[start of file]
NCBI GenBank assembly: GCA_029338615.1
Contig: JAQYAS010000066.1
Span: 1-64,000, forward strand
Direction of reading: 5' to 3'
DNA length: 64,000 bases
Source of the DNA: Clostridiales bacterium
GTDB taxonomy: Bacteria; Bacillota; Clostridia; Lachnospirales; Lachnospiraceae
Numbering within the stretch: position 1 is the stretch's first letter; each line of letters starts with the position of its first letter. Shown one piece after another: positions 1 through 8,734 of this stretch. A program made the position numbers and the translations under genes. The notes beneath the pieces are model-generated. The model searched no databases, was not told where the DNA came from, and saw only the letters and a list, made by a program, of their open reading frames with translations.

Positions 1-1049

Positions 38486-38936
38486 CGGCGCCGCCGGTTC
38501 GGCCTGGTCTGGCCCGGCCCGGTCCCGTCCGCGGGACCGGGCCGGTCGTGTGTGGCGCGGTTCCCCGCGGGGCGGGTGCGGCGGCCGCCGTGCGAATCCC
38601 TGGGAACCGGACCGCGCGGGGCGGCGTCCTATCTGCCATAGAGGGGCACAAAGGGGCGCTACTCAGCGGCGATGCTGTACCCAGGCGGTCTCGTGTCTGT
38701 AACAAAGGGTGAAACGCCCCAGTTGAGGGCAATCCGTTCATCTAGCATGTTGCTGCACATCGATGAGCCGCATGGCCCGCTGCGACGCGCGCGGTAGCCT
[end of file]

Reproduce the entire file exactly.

NCBI GenBank assembly: GCA_029338615.1
Contig: JAQYAS010000066.1
Span: 1-64,000, forward strand
Direction of reading: 5' to 3'
DNA length: 64,000 bases
Source of the DNA: Clostridiales bacterium
GTDB taxonomy: Bacteria; Bacillota; Clostridia; Lachnospirales; Lachnospiraceae
Numbering within the stretch: position 1 is the stretch's first letter; each line of letters starts with the position of its first letter. Shown one piece after another: positions 1 through 8,734 of this stretch. A program made the position numbers and the translations under genes. The notes beneath the pieces are model-generated. The model searched no databases, was not told where the DNA came from, and saw only the letters and a list, made by a program, of their open reading frames with translations.

Positions 1-1049

Positions 38486-38936
38486 CGGCGCCGCCGGTTC
38501 GGCCTGGTCTGGCCCGGCCCGGTCCCGTCCGCGGGACCGGGCCGGTCGTGTGTGGCGCGGTTCCCCGCGGGGCGGGTGCGGCGGCCGCCGTGCGAATCCC
38601 TGGGAACCGGACCGCGCGGGGCGGCGTCCTATCTGCCATAGAGGGGCACAAAGGGGCGCTACTCAGCGGCGATGCTGTACCCAGGCGGTCTCGTGTCTGT
38701 AACAAAGGGTGAAACGCCCCAGTTGAGGGCAATCCGTTCATCTAGCATGTTGCTGCACATCGATGAGCCGCATGGCCCGCTGCGACGCGCGCGGTAGCCT